A syllabic abbreviation is formed by taking the first syllable of several words and putting them together. It is a common practice in German that is rarely used in English. One English syllabic abbreviation you may recognize is Interpol, formed from "international police." You may not have known that the word for the Nazi secret police terror organization the Gestapo comes from a syllabic abbreviation of die Geheime Staatspolizei. Note that the gender of a German abbreviation is determined by the main noun of the word it is derived from, hence die Gestapo. Let's take a brief look at some other common German syllabic abbreviations.
Stasi-Akten aus dem Schredder...
Stasi files from the shredder...
Caption 2, DDR zum Anfassen: Ganz tief im Westen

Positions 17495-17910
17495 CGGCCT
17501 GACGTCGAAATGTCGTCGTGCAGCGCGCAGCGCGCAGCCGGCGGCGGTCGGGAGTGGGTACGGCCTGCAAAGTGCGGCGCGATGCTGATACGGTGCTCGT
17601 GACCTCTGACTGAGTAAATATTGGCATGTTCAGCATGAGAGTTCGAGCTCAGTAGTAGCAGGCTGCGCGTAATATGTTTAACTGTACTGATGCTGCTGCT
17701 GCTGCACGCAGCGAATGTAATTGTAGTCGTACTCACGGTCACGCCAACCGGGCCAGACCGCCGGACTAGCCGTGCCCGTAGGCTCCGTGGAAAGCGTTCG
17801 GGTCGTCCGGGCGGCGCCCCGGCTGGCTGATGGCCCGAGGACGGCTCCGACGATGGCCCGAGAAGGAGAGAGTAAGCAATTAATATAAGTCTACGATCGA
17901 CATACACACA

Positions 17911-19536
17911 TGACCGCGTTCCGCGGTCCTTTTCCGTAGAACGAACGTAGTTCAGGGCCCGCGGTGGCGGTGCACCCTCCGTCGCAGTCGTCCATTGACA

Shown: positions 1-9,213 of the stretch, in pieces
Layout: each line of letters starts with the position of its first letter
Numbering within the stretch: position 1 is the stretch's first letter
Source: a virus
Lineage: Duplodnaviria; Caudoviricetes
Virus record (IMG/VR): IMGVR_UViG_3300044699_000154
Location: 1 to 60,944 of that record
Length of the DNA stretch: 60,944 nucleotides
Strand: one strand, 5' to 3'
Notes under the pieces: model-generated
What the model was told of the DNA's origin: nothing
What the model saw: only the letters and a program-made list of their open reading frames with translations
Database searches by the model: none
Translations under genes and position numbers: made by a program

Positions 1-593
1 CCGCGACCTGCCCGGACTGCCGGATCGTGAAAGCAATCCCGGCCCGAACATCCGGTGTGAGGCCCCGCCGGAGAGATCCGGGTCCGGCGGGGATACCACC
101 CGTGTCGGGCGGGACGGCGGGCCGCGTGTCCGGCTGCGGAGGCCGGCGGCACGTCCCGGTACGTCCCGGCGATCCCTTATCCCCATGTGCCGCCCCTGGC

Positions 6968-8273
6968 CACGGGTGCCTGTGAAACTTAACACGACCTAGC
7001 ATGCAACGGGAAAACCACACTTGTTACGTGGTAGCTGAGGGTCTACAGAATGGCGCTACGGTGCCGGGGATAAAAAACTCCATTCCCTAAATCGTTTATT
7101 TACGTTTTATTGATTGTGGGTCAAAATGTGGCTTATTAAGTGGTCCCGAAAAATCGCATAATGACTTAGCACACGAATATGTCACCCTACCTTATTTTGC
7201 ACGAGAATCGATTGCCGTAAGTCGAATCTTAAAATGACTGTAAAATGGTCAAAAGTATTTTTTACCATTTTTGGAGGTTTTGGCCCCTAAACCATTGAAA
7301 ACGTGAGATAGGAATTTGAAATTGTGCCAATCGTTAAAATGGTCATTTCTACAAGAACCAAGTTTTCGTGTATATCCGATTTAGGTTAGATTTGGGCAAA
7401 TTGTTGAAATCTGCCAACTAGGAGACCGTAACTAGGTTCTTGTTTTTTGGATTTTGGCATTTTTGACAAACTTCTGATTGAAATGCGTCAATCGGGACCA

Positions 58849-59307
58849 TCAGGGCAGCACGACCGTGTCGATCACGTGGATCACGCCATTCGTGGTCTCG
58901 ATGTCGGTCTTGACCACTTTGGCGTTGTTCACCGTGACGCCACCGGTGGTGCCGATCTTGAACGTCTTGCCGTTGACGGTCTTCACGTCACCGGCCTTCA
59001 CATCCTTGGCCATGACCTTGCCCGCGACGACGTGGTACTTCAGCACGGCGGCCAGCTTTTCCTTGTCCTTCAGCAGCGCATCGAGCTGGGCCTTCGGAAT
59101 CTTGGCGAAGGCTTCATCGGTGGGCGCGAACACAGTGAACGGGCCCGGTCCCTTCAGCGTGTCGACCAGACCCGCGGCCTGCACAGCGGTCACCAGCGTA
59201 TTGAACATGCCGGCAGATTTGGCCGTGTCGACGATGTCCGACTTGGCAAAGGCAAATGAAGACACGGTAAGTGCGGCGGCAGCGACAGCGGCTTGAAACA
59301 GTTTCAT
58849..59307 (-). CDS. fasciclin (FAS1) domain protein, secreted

The notorious East German secret police die Stasi also had their own syllabic abbreviation, in this case formed from die Staatssicherheit, the Ministry of State Security.
Das sind Fragen für die Kripo, nicht für uns.
Those are questions for the criminal investigation department, not for us.
Caption 14, Großstadtrevier: Von Monstern und Mördern
In this case, die Kripo is derived from die Kriminalpolizei, the department of the police that specializes in criminal investigations. But let's get away from the police while we still can!
Du musst in die Kita.
You have to go to daycare.
Caption 14, Spielfilm: Mama arbeitet wieder
Ironic, considering its German origin, that the most common German word for a daycare center is not der Kindergarten, but rather die Kita, an abbreviation of die Kindertagesstätte.
Ich stehe hier vor dem Audimax.
I am standing here in front of the main lecture hall.
Caption 28, Universität: Karlsruhe
At the university level, the term das Audimax is standard student parlance for the largest lecture hall of a given university, and in this case is an abbreviation of the Latin term auditorium maximum.
Take a look at this German article about syllabic abbreviations and go to German Yabla to find some of the words and phrases used in context.